It may still be decades before human organs can be successfully printed with 3D technology and transplanted, but Missouri S&T researchers are visionaries in the technology that will one day make this a reality.
“We have created a new type of nanomaterial that can be used for 3D printing,” says Dr. Anthony Convertine, the Roberta and G. Robert Couch Assistant Professor of Materials Science and Engineering at S&T. “This new nanomaterial is synthesized directly in water without the need for toxic organic solvents.”
Convertine’s technology is designed to make 3D printing faster, easier and more accurate. He says current methods are expensive and can only allow for small amounts of tissue to be printed.
“This process should open a world of possibilities, and Missouri S&T will continue to be a leader in the biomedical engineering arena,” he says.
“These new materials rapidly solidify when exposed to light, making them ideal for 3D printing cells containing bioinks,” he says. “This process is much faster and simpler than existing bioink formulations and more environmentally friendly as well.”
Convertine says the creation of this method is an important step toward eventually printing large tissue specimens that could be used for multiple purposes.
“Our interest is to 3D print scaffolds for tissue engineering,” he says. “These are complex tissues that will be able to grow thanks to our better, more accurate process for doing this work.”
With Convertine’s process, the tissues will be printed into separate planes, and capillaries will be included as well. Then, the tissues developed, called tissue pixels, can be assembled into larger and larger samples.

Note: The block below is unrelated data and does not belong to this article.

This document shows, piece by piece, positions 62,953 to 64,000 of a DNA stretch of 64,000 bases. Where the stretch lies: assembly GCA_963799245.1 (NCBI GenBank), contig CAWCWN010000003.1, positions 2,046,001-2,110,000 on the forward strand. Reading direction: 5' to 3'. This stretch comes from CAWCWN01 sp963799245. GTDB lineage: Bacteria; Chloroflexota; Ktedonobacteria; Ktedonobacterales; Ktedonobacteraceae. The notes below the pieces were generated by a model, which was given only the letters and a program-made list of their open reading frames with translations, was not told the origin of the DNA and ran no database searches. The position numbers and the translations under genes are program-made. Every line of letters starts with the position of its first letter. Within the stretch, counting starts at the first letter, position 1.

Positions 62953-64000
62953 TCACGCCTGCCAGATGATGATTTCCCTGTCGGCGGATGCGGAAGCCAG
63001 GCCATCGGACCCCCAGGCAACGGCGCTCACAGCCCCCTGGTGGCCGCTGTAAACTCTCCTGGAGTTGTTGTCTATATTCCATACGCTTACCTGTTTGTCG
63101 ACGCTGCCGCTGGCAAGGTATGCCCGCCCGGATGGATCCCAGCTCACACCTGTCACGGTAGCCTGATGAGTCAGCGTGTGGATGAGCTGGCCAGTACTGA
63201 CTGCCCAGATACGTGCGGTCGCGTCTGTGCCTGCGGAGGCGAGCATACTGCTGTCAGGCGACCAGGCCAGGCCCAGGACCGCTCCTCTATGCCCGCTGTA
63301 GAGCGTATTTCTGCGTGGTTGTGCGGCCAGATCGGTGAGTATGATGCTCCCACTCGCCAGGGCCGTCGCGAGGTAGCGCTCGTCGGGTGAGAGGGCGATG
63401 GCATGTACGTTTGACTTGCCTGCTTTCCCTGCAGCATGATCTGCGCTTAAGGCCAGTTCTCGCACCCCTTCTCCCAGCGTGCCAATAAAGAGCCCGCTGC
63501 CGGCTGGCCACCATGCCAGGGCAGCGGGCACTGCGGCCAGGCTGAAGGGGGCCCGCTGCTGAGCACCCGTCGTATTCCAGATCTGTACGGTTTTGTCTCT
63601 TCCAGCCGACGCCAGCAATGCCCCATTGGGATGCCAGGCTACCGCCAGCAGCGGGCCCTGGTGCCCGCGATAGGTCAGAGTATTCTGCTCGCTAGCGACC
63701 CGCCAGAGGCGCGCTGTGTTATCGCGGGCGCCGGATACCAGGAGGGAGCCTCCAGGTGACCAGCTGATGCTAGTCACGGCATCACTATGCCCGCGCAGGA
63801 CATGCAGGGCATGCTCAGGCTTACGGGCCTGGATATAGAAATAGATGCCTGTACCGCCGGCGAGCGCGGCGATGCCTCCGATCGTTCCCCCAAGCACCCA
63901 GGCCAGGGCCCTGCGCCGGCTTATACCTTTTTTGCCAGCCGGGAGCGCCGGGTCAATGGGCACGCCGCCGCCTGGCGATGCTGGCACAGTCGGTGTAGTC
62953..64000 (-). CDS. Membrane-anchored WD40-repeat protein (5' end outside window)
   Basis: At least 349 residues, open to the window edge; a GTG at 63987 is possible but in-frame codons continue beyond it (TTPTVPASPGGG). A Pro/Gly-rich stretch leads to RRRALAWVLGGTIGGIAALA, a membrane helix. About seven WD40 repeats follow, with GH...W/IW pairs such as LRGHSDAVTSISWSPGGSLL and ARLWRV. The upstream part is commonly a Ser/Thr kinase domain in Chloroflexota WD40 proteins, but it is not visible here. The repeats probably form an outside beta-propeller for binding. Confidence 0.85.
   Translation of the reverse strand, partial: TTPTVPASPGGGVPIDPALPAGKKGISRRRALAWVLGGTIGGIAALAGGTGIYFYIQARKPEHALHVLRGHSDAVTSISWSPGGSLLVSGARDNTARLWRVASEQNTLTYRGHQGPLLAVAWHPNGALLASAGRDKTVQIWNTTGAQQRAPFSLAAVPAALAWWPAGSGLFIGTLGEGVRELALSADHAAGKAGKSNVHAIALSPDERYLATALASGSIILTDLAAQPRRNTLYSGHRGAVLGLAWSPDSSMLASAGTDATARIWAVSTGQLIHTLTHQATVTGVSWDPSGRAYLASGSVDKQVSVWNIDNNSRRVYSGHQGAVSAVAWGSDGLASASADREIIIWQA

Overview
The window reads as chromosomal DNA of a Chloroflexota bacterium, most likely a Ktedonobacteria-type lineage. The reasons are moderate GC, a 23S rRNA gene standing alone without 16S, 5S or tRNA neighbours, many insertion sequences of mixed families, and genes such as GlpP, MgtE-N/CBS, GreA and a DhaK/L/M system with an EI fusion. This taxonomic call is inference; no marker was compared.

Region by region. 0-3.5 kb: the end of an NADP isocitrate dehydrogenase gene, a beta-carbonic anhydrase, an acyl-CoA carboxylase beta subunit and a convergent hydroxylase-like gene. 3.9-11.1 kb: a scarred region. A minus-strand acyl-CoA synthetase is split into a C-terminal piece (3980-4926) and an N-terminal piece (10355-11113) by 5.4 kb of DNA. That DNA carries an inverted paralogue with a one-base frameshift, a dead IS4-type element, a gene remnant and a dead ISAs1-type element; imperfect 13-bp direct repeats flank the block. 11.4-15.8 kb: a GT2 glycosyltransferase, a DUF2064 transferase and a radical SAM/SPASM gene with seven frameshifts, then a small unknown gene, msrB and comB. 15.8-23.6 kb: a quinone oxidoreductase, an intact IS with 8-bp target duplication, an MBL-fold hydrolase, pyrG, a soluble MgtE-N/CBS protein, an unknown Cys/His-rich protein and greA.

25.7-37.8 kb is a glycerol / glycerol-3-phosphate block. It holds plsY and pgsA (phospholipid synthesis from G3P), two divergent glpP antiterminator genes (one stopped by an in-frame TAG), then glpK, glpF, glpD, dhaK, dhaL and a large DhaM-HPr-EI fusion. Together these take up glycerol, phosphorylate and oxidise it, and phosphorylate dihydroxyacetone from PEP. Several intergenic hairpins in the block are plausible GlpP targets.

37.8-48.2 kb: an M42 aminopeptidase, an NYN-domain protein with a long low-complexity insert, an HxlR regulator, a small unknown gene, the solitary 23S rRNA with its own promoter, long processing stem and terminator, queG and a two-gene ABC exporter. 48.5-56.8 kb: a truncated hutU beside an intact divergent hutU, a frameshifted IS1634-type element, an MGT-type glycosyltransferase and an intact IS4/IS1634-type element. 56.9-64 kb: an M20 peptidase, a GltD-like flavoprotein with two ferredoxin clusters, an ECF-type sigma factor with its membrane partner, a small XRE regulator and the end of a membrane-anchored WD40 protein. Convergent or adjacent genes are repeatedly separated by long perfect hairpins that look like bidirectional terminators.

Some of the more immediate uses for this development include wound healing and creating new vascularized tissues for trauma patients.
Other possibilities for this technology include everything from using the printed nanoparticles to administer chemotherapy to cancer patients in a more targeted approach to treating patients with traumatic brain injuries by having nanoparticles contain any brain cell damage to its initial area and not spread.
Convertine and his team recently shared their work in the journal Polymer Chemistry in an article titled “One pot synthesis of thiol-functional nanoparticles.” The article was featured on the cover of the March 2023 edition of the journal with a graphic Convertine provided.
He says this demonstrates how the journal’s editors and peer reviewers saw the value and potential implications of his research.
“This is an honor that means a lot to me,” he says. “This is one of my favorite journals. Leaders I respect in this field are regularly part of it.”
Convertine says his work stands out because the nanoparticles are created in water, require no other solvents and create no other byproducts. Plus, the research team found that using thiol as a reagent allows the printed materials to harden much faster. Oxygen would typically slow down this process, but thiol can help counteract that.
The nanoparticles Convertine has created are also unique because they have characteristics of both glass and polymer materials.
“I have conducted research over the years related to both glass and polymers, and I saw the potential for some crossover,” he says. “We were able to bridge these two complex types of materials together in a simple but impactful way. The core of the material is similar to glass, while the corona of the particles is made from polymers.”
Missouri S&T researchers have long been well-regarded for their research using glass materials to treat medical conditions. Dr. Delbert Day’s work with radioactive glass microspheres to treat cancer is world renowned, and Dr. Richard Brow has helped shape how glass developed for biomedical applications is researched as well. Convertine says this work conducted at S&T was on his mind as he considered this new approach, and he looks forward to seeing how his research will impact the field moving forward.
Working with Convertine on the project were Aaron Priester and Jimmy Yeng, both Ph.D. students in materials science engineering, and Krista Hilmas, a recent ceramic engineering graduate.
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